MANILA, Philippines — During Holy Week, many Filipinos will find ourselves traveling to be with family and friends.
Whether we go by road, sea, or air, we will easily find ourselves part of a crushing crowd of people pushing the country’s infrastructure to its limits.
Holy Week travel might be easier if the Philippines had better infrastructure—so what’s keeping the country behind?
Despite posting some of Asia’s highest rates of economic growth, the Philippines only ranked 95th in Infrastructure in the 2016 Global Competitiveness Report.
Lagging behind most Association of Southeast Asian Nations (ASEAN) counterparts, the country’s infrastructure is disproportionately concentrated in major urban centers such as Metro Manila, Calabarzon and Central Luzon.
For a long time, underinvestment in infrastructure could be explained by the lack of fiscal space. Yet, even under better fiscal conditions, the previous government was beset with underspending.
Addressing institutional weaknesses
In an ADRi Special Study entitled “Infrastructure and Economic Growth: The Philippine Experience,” Dr. Epictetus Patalinghug examines the country’s infrastructure situation.
President Rodrigo Duterte’s infrastructure-building campaign is the centerpiece of his economic agenda.
The administration seeks to increase infrastructure spending from 5.4percent of GDP in President Duterte’s first year in office to 7.1 percent by the end of his term.
In its first National Economic and Development Authority (NEDA) Board meeting in September, the government already approved nine projects worth P171 billion. During the second NEDA Board meeting in November, seven projects worth P270 billion were also approved.
In 2016, there was a 42.8 percent increase in infrastructure spending.
While these are positive developments, 7.5 percent of the budget was unutilized, in part because of the lack of absorptive capacity. Duterte’s team has yet to address long-standing issues in its project planning, implementing and monitoring agencies.
Key agencies should adopt a long-term infrastructure planning framework. A national masterplan would be crafted, which would identify the country’s priority infrastructure projects. An independent body could decide which projects to implement. This would de-politicize the public investment assessment and decision-making processes.
Since the legislative budgeting process is conducted annually, funding predictability is only possible for the short-to-medium term through budget ceilings. These ceilings and may not withstand changes in administration. Instead, long-term planning can be linked with the medium-term budget framework. This can be strengthened by making long-term budget commitments for large investment projects.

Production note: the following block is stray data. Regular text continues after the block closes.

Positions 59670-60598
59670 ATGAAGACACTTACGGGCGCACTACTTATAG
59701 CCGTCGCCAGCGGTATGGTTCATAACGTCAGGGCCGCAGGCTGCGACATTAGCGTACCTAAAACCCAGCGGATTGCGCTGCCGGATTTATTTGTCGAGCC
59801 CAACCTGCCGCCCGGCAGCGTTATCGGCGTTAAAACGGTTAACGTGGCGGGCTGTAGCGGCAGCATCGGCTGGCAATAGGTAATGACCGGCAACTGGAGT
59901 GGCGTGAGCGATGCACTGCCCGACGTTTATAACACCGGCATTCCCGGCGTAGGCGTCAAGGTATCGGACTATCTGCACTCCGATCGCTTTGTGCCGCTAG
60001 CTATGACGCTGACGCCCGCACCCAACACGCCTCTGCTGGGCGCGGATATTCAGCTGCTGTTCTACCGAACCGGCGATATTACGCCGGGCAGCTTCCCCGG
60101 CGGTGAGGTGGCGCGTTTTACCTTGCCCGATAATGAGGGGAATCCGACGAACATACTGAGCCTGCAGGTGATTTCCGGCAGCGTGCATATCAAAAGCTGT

In July 2016, Department of Budget and Management Secretary Benjamin Diokno proposed a “hybrid” Public-Private Partnership (PPP) scheme, which lets the government build, while the private proponent operates and maintains the project. Dr. Patalinghug notes that pursuing a hybrid PPP might be a more preferable option, since the government has the comparative advantage of “build,” and will be better-equipped in addressing Right-of-Way (ROW) issues.
Once completed, the project will be transferred to the private proponent, which is better-suited to maintain, operate and market the project. A hybrid PPP will also guarantee that projects are built
based on the government's infrastructure plan and reduce unsolicited proposals that are more oriented towards profitability, rather than connectivity.
The PPP program was popularized under the Aquino administration to fund large-scale infrastructure programs. At the end of his term, however, 12 projects were awarded but only 3 were completed. Delays were partly caused by weaknesses in the Build Operate Transfer (BOT) Law and institutional limitations.
Compared to traditional modes of procurement, PPPs could be advantageous since developers could internalize cost savings by bundling project development, operations, and maintenance. Dr. Patalinghug, however, reasons that internalization could also be undesirable because of developer risk aversion.
Ultimately, to sustain economic growth and improve our citizens’ quality of life, the government should continue to prioritize infrastructure development. While the target of government infrastructure spending has already reached the recommended level, the lingering issues delaying implementation have to be addressed. At this stage, it’s not about the money, it’s about the pace of execution.